We’ve had an ace reaction generally. We’ve only really been playing 'The Loveliest Alarm' and 'Wardens' from Baby Machine so it’s been good to judge people's reactions to the new stuff. It’s been good to get a string of gigs together as well; the last tour we did was in Germany and we never really did a proper tour for the album's ‘official’ release so it’s good to get back to playing little hovels in the arsehole towns of England, ha ha.
Do you see This Et Al more as a live band than one that belongs in the studio, bearing in mind it was your live show that got people interested in the first place?
I think more and more nowadays I’d like to see us as a studio band, but it's probably playing live that gets the most plaudits. I think our music translates to a crowd better live than on record. It's more visceral and it's not as ‘controlled’ as some of our recordings. We’ve got the best line-up we’ve had at the minute and are much more confident than a few years ago, when we could be a bit patchy.
When you first emerged with 'He Shoots Presidents', on a Dance To The Radio split single with ¡Forward, Russia!, were there any expectations as to where it would lead?
I think at the time we just tried to keep our name about as much as we could and hoped for a deal. There was never really any long-term goal when we started; we just played for fun and when we started to play in Leeds it took off a bit. The industry and our awareness of it has changed so much since then and now; we’re not ‘chasing’ a deal or ‘looking’ for success. I think prior to the split we hadn’t been doing things right and when we made friends with the guys at DTTR and made plans with (label founder) Whiskas to do the compilation and singles, it changed our perspective on the whole thing. You’re seriously better off just not giving a shit and just doing what you want to do as a band. At the time, in all honesty, it was pretty difficult as ¡Forward, Russia! were moving forward much quicker than us and I guess it was frustrating, being good friends and then not seeing your friends because they were doing more of what you wanted to do. I’d like to think we’ve done something other than that split single that was of relevance, and hopefully we won’t just be known as that band that did something with ¡Forward, Russia!.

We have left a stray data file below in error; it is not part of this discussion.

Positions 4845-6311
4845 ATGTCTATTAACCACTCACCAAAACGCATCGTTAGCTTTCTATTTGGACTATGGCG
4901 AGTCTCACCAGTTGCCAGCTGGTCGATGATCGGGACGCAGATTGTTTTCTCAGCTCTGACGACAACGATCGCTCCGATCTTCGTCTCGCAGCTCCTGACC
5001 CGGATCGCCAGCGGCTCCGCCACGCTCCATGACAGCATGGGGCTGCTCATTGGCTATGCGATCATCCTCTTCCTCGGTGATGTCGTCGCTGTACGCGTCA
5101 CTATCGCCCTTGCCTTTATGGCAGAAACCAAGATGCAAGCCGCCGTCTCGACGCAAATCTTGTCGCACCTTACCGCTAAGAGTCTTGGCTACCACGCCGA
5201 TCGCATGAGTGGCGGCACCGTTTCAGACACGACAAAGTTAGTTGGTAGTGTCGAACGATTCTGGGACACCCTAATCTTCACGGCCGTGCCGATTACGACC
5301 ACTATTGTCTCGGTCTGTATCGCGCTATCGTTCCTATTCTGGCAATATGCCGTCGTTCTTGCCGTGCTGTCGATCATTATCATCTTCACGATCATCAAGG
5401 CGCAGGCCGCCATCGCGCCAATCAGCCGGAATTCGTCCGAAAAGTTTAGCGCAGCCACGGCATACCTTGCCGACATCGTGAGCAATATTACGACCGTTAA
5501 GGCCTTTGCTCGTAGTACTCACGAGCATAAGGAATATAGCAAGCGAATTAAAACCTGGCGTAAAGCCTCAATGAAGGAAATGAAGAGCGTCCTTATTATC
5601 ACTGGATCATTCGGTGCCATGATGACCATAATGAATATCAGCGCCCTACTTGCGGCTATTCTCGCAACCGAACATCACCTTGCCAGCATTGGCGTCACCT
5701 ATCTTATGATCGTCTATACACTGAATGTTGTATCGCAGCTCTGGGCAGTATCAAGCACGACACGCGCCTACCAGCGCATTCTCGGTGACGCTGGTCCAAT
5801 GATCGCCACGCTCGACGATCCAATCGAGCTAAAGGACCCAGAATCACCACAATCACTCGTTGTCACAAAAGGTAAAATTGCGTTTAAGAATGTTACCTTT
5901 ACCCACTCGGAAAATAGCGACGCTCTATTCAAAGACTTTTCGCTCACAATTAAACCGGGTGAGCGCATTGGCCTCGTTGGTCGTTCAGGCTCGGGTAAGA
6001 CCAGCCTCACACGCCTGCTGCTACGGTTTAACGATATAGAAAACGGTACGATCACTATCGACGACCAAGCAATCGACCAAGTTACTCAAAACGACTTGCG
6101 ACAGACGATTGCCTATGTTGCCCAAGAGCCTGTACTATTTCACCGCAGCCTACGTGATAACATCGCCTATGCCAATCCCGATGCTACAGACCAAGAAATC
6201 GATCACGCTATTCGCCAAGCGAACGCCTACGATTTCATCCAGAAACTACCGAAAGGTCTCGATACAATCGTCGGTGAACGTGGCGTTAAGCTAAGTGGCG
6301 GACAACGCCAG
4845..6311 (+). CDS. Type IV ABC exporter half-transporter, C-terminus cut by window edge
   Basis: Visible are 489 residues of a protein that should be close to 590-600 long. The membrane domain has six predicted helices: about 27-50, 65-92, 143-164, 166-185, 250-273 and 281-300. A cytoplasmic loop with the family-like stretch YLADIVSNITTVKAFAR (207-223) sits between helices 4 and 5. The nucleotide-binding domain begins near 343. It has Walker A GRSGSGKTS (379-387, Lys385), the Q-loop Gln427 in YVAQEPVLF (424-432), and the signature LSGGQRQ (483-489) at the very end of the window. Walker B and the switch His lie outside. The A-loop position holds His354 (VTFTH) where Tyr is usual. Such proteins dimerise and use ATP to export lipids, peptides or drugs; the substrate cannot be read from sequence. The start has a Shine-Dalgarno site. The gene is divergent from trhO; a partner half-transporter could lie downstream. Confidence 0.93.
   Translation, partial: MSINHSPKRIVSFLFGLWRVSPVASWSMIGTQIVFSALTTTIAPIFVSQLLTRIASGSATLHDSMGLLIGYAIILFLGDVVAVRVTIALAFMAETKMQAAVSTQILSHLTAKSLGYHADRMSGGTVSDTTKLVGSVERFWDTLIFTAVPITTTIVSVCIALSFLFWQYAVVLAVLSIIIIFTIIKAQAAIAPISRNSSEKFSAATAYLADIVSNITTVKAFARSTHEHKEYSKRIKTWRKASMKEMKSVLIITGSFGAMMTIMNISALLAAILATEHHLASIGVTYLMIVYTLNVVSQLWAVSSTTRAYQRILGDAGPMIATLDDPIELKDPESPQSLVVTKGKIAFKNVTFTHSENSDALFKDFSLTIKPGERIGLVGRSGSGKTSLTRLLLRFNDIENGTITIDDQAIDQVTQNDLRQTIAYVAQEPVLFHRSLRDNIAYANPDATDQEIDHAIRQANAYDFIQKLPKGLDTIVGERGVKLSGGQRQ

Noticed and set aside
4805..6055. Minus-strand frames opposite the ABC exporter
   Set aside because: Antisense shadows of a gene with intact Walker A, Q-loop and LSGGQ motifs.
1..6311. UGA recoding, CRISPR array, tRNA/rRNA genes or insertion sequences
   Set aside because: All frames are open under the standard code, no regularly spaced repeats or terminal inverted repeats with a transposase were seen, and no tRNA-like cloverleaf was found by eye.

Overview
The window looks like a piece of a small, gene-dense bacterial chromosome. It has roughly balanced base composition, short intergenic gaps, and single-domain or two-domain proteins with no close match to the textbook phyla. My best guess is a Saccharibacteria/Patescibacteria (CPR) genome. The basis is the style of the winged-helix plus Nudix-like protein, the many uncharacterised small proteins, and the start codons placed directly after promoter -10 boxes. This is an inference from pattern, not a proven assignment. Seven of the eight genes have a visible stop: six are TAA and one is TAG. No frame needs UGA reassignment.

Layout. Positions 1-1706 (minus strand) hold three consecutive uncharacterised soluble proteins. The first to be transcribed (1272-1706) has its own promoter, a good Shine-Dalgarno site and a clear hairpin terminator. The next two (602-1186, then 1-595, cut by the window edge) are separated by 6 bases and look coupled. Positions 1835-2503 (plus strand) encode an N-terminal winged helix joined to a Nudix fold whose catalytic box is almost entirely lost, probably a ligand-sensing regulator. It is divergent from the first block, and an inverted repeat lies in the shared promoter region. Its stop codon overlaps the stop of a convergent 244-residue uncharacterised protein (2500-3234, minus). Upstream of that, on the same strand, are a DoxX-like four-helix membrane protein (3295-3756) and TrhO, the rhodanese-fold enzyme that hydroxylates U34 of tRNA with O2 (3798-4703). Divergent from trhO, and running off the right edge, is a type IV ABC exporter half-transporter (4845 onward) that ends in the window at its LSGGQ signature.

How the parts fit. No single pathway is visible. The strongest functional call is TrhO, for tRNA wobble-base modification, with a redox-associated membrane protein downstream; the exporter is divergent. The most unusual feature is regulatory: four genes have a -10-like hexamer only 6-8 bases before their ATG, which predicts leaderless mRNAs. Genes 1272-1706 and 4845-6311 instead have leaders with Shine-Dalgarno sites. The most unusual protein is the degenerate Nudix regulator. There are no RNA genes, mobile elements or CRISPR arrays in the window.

Do you look at the commercial success of ¡Forward, Russia! and The Pigeon Detectives with a touch of envy?
I guess so in a way. We get a lot of questions like this: “Why are you not as popular as your mates?” We’re still lucky in a lot of ways, though: the album was released in most countries, we’ve made it over to Europe a few times, played some big festivals, toured with some ace bands. We get some good opportunities just off the back of us being a shit hot band, as opposed to having a big label or profile or being a new band. But then again, it doesn’t account for shit when you can’t accept as many opportunities as you’d like because of working! I’d trade in plenty of critical acclaim to get the opportunity to stop working and tour all year round.
Video: 'Of National Importance'
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As Leeds seems to be a never-ending conveyor belt of innovative new talent, are there any other bands you feel we should be checking out?
I still listen to a lot of stuff from round here. I think Grammatics and Dinosaur Pile-Up will be big in 2008 (see them at Saturday’s DiScover Club). Laura Groves is another one who will probably go big this year. Wintermute, Vessels, Pulled Apart By Horses and Paul Marshall are all mint, too. I still think the bands that came out two or three years ago - ¡Forward, Russia!, iLiKETRAiNS, Duels and Napoleon IIIrd - are still making the best music in the area. Outside of Leeds, I recently got into The National big-time, as well as Daughters, Burial and Future Of The Left. All sorts, really.
Finally, what are your plans for the remainder of 2008?
We’ve got an all day event planned in Bradford on Saturday May 31 (see here for line-up details). We’ll be doing a world tour of arenas once our second LP is out, but we’ll be working on the LP from when this tour is done ‘til after summer! Another single or EP hopefully at the end of summer. Some festivals in the summer. Not disappearing for another year without a trace is the general idea!
Figure Eight is out now. This Et Al play the following shows:
31 Bradford The Hop @ Delius w/ Johnny Foreigner, Sons & Daughters, Ox.Eagle.Lion.Man, Grammatics, Let's Wrestle, Laura Groves, Slow Club and Paul Marshall
19 Leeds Brudenell Social Club w/ The Twilight Sad
For more information on This Et Al visit their MySpace.